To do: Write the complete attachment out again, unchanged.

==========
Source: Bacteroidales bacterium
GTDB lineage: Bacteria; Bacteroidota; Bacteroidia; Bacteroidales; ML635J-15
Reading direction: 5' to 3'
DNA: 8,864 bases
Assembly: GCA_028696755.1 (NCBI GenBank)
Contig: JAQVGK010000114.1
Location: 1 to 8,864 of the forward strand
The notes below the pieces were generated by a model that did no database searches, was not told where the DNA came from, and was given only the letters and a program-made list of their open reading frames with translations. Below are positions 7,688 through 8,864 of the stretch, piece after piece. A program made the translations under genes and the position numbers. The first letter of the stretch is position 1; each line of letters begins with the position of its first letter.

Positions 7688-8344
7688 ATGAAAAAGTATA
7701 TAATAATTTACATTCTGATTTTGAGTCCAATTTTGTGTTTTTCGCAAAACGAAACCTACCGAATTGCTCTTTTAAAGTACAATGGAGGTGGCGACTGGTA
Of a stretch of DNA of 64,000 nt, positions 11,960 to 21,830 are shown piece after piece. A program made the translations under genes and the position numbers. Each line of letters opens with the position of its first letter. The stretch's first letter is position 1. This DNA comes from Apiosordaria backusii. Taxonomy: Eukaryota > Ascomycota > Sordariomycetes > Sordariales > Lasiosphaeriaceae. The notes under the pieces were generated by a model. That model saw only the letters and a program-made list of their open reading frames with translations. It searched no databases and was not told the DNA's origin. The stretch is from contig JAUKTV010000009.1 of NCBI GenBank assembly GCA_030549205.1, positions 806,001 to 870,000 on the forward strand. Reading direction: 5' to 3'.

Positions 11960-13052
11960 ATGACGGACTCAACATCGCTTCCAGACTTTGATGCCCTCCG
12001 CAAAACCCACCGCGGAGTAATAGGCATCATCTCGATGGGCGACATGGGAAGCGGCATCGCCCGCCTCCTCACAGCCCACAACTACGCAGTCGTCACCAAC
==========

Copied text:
Source: Bacteroidales bacterium
GTDB lineage: Bacteria; Bacteroidota; Bacteroidia; Bacteroidales; ML635J-15
Reading direction: 5' to 3'
DNA: 8,864 bases
Assembly: GCA_028696755.1 (NCBI GenBank)
Contig: JAQVGK010000114.1
Location: 1 to 8,864 of the forward strand
The notes below the pieces were generated by a model that did no database searches, was not told where the DNA came from, and was given only the letters and a program-made list of their open reading frames with translations. Below are positions 7,688 through 8,864 of the stretch, piece after piece. A program made the translations under genes and the position numbers. The first letter of the stretch is position 1; each line of letters begins with the position of its first letter.

Positions 7688-8344
7688 ATGAAAAAGTATA
7701 TAATAATTTACATTCTGATTTTGAGTCCAATTTTGTGTTTTTCGCAAAACGAAACCTACCGAATTGCTCTTTTAAAGTACAATGGAGGTGGCGACTGGTA
Of a stretch of DNA of 64,000 nt, positions 11,960 to 21,830 are shown piece after piece. A program made the translations under genes and the position numbers. Each line of letters opens with the position of its first letter. The stretch's first letter is position 1. This DNA comes from Apiosordaria backusii. Taxonomy: Eukaryota > Ascomycota > Sordariomycetes > Sordariales > Lasiosphaeriaceae. The notes under the pieces were generated by a model. That model saw only the letters and a program-made list of their open reading frames with translations. It searched no databases and was not told the DNA's origin. The stretch is from contig JAUKTV010000009.1 of NCBI GenBank assembly GCA_030549205.1, positions 806,001 to 870,000 on the forward strand. Reading direction: 5' to 3'.

Positions 11960-13052
11960 ATGACGGACTCAACATCGCTTCCAGACTTTGATGCCCTCCG
12001 CAAAACCCACCGCGGAGTAATAGGCATCATCTCGATGGGCGACATGGGAAGCGGCATCGCCCGCCTCCTCACAGCCCACAACTACGCAGTCGTCACCAAC